28 Pages Posted: 16 Aug 2017 Last revised: 17 Oct 2017
Date Written: August 14, 2017
The Court has recognized that public expectations of privacy are relevant to the Fourth Amendment. A growing body of social science research shows that a majority of people: (1) do not knowingly convey their location information to cell phone providers; and (2) believe that law enforcement needs to obtain, and ought to obtain, a search warrant before gathering this information. These studies addressed a range of surveilled information (cell site location and GPS tracking) and conduct (by cell phone providers and by law enforcement). On average across all the studies more than 60% of survey respondents (and often upwards of 70-80%) emphatically asserted a privacy interest in the information contained on or emitted from their cell phones. In relative terms, these privacy interests are as strong, or stronger, than paradigmatic cases where the Court has required law enforcement officials to first obtain a warrant.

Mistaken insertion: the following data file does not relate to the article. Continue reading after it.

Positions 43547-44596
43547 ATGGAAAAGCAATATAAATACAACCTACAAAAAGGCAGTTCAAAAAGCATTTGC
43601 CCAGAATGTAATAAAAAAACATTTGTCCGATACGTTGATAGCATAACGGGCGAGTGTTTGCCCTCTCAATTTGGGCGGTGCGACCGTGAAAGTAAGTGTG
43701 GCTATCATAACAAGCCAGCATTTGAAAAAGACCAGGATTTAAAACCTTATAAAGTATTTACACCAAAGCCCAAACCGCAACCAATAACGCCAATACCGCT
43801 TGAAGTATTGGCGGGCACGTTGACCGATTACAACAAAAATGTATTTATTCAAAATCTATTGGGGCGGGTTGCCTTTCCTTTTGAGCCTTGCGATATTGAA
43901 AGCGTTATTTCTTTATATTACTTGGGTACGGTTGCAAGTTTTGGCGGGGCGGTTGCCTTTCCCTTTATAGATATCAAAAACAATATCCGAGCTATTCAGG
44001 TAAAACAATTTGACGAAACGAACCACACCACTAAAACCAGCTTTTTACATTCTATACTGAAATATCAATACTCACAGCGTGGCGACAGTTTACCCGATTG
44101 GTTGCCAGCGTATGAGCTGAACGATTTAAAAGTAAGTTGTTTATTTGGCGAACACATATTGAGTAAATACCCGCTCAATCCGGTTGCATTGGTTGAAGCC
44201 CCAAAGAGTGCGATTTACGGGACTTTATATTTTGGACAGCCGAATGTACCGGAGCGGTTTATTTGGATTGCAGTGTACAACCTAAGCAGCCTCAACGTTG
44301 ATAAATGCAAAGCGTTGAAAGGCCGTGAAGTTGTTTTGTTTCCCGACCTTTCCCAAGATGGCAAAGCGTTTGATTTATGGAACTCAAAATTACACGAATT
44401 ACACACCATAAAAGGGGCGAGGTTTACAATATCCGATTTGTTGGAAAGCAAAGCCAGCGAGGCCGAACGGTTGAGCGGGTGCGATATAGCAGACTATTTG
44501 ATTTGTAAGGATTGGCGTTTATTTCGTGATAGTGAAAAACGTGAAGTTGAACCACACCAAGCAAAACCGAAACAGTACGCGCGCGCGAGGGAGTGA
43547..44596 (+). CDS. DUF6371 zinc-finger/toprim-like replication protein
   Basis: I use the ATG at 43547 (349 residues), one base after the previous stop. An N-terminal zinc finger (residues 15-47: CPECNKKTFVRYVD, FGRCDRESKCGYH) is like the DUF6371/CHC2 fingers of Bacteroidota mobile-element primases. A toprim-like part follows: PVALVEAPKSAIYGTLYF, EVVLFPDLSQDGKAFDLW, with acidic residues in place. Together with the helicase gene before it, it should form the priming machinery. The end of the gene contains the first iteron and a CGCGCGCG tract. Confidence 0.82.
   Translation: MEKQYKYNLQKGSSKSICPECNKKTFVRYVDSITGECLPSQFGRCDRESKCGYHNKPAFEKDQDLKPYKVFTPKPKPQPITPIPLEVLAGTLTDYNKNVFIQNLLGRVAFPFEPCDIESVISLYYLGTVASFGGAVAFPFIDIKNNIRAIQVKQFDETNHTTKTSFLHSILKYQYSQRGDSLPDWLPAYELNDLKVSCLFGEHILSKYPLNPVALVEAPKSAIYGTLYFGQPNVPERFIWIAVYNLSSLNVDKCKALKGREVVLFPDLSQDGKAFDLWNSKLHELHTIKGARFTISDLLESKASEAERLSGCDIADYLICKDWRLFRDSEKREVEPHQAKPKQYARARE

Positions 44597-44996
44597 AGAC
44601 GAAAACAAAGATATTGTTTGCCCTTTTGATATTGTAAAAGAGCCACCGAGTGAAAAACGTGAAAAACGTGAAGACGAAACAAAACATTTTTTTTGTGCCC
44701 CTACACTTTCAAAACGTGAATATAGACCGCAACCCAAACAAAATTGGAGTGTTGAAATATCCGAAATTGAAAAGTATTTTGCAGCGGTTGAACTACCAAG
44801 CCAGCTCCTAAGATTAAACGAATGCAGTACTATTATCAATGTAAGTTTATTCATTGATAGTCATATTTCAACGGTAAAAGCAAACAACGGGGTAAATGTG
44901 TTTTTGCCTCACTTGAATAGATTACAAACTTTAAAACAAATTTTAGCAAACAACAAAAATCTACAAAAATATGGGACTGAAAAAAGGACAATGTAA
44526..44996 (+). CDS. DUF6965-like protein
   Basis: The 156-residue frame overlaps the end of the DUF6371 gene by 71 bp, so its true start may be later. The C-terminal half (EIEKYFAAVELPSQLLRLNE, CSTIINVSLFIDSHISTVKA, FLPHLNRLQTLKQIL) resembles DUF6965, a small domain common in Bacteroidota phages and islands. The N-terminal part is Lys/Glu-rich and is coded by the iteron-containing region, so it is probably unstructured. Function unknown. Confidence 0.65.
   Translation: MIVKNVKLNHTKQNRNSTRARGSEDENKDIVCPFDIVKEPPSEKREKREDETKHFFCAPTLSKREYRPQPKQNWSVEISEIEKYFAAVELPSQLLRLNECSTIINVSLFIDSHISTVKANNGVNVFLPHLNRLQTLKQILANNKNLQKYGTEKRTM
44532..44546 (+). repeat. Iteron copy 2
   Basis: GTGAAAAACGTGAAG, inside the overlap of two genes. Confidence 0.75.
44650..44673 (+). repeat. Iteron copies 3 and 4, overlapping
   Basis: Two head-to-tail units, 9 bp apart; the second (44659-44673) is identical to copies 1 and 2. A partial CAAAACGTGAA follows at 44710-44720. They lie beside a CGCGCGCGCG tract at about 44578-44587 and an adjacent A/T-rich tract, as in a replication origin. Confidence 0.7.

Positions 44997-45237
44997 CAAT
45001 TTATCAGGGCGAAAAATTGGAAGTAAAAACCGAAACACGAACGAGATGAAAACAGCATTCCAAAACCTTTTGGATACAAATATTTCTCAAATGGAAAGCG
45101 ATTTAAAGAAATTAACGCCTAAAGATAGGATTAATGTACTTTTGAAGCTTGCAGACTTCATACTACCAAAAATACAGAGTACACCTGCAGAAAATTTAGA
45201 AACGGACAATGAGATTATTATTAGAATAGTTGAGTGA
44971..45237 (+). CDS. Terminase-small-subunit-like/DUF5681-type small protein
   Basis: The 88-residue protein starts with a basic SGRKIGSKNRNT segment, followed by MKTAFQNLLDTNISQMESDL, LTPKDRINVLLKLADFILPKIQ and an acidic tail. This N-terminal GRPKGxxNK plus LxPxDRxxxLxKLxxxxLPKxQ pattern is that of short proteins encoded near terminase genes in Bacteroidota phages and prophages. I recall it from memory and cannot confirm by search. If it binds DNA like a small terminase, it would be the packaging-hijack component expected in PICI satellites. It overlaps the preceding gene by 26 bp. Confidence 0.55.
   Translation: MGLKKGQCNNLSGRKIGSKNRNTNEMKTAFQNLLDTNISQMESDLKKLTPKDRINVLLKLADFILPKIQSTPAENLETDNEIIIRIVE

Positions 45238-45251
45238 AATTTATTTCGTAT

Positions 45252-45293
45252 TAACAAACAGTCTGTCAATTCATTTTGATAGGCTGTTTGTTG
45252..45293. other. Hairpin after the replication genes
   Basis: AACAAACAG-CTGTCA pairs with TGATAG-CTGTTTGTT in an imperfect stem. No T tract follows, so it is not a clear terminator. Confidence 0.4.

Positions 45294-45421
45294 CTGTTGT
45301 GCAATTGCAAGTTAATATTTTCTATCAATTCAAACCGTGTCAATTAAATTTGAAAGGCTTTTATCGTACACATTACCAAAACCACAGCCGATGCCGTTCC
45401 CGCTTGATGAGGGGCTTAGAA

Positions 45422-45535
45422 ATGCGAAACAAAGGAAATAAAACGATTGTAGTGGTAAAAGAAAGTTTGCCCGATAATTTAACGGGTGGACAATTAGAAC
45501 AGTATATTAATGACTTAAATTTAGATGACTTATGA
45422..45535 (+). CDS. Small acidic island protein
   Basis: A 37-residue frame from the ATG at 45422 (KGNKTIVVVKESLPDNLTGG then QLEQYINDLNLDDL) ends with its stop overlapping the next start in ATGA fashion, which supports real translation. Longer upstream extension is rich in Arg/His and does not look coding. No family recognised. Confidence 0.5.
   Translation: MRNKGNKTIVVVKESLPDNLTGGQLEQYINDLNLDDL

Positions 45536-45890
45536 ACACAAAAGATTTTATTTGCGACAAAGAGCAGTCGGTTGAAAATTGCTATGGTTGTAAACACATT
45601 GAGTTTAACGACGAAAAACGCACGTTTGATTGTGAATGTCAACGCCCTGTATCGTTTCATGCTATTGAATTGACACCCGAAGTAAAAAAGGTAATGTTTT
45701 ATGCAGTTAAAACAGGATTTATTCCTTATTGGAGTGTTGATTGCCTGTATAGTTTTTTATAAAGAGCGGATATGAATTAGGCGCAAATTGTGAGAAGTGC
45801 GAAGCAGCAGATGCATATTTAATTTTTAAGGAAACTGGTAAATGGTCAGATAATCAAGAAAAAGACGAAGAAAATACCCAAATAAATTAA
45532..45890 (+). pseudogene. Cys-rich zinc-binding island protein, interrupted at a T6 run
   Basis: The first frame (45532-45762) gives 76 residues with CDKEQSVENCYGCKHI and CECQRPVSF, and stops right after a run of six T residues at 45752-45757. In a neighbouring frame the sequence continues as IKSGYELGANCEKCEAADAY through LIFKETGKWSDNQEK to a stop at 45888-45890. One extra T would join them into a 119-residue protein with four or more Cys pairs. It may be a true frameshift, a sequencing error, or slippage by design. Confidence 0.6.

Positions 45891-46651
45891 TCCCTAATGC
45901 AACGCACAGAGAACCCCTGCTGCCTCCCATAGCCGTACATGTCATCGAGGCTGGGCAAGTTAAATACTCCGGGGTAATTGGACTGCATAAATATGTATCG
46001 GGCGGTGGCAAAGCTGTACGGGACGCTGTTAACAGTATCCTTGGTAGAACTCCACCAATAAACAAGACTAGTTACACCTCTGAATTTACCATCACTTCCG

These empirical data, detailed below, expressly undercut the Sixth Circuit’s reliance on the third party doctrine in deciding this case, and affirmatively support a finding that warrantless searches of this information violate the Fourth Amendment. This Court should employ these empirical data - a critical tool that informs the proper scope and functioning of the Fourth Amendment - and reverse the decision below.
Keywords: Fourth Amendment, Survey Research, Privacy Attitudes, Empirical Legal Studies
Suggested Citation: Suggested Citation
Schrup, Sarah and Kugler, Matthew B. and Scott-Hayward, Christine S. and Strahilevitz, Lior and Tokson, Matthew, Brief of Amici Curiae Empirical Fourth Amendment Scholars in Support of Petitioner in Carpenter vs. United States (August 14, 2017). University of Utah College of Law Research Paper No. 228. Available at SSRN: https://ssrn.com/abstract=3019457